Jury nullification is the doctrine, rich in jurisprudential and American history, that declares that juries have the power and the right to reject what they believe are either unjust criminal laws or unjust prosecutions, and acquit defendants who may have been proven guilty on the evidence, essentially nullifying the law by refusing to enforce it . They definitely have that power: once a citizen is declared not guilty, that citizen cannot be tried again. The dilemma is that neither judges nor lawyers are permitted to let juries know about nullification, since nullification defies the law. A defense lawyer mentioning it in a closing argument risks a mistrial, and bar sanctions. In most jurisdictions, judges instruct jurors that it is their duty to apply the law as it is written whether they agree with the law or not. In only a few states are jurors expressly permitted to judge both the facts and the law of the case. In 2012, New Hampshire passed a unique law explicitly allowing defense attorneys to inform juries about jury nullification.
In Denver this week, Mark Iannicelli, 56, set up a small booth with a sign that said “Juror Info” in front of the city’s courthouse. The Denver District Attorney’s Office has charged him with eight counts of jury tampering, because Iannicelli used that booth to hand out flyers about jurors’ rights to practice jury nullification to jury pool members. Yes, he has been charged with tampering with juries that aren’t even juries yet.
I haven’t seen the flyer, but I would hope that it tells the inspiring story of printer John Peter Zenger, charged in 1735 with printing seditious libels against the Governor of the Colony of New York, William Cosby. Despite the fact that Zenger undeniably printed the criticism (the only issue the court said the jury was free to decide, as the court deemed the truth or falsity of the statements to be irrelevant), the jury nonetheless returned a verdict of “Not Guilty,” striking blow for freedom of the press in the New World as well as jury independence.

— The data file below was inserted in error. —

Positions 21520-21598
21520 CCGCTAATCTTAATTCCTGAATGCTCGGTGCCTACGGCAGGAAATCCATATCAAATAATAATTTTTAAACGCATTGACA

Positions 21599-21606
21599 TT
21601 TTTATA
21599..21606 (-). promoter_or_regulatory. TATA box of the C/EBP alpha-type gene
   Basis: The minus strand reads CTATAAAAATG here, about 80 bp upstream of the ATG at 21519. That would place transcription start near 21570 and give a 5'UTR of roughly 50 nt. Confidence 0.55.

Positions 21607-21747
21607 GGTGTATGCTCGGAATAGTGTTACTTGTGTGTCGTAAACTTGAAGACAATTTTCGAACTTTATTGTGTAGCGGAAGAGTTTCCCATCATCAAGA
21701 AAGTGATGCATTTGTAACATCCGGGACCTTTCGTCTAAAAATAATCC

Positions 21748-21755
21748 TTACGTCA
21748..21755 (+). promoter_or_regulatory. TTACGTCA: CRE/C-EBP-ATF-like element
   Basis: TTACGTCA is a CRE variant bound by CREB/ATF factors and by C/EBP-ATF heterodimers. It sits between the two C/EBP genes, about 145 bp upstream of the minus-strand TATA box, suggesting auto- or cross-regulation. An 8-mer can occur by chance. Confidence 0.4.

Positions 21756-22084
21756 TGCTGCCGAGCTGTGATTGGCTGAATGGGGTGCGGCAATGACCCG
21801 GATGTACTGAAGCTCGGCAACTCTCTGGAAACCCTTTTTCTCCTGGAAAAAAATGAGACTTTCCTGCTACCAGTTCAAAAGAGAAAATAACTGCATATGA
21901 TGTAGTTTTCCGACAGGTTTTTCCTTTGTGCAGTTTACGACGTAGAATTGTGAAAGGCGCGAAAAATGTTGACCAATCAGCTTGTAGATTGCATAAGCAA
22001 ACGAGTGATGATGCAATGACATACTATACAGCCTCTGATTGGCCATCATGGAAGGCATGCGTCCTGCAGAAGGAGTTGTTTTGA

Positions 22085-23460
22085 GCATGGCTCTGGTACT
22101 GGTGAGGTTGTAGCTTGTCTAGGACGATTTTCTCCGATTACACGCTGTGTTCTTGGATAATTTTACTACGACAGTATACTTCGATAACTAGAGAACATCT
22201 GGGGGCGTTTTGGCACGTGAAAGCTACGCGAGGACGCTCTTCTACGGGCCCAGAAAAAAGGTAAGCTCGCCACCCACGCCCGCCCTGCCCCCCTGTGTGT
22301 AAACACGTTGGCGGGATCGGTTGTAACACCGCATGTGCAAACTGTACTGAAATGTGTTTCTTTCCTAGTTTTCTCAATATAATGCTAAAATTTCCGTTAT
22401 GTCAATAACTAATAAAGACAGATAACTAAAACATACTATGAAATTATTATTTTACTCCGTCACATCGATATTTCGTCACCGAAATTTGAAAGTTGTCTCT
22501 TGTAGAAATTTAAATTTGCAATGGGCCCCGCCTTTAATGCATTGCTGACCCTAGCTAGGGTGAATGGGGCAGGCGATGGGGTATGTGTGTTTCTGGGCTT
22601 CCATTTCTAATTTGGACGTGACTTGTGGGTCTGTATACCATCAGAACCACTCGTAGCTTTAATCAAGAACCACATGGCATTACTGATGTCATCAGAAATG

More historically significant examples of nullification were to come. In the early 1800s, juries nullified cases brought under the unconstitutional Alien and Sedition Act. In the decade before the Civil War, Northern juries practiced nullification in prosecutions brought under the Fugitive Slave Laws. Many juries practiced nullification in prosecutions brought against individuals accused of violating Prohibition. Clarence Darrow is generally regarded by the legal profession as America’s greatest trial lawyer, and many of his closing arguments were veiled, or not so veiled, pleas for the juries to ignore the law in the interests of “justice.”
Telling jurors about a power that they have and that cannot be denied to them isn’t “jury tampering.” It is called communication. It is constitutionally protected speech, and as legitimate as informing someone about their Constitutional rights. In fact, someone needs to inform the Denver District Attorney, Mitchell Morrissey, about Constitutional rights. I don’t know how, but somehow he was absent from those classes in high school. And college. And law school.
It is unlikely that Iannicelli’s case will ever get to court, as this kind of jack-boot tactic by law enforcement has been struck down before, though such efforts inhibit free speech even when they are unsuccessful.
Fortunately, if Iannicelli is tried, the jury can refuse to convict him.
[Note: this is only tangentially related, but here is the video promotion for my production of “Twelve Angry Men..”]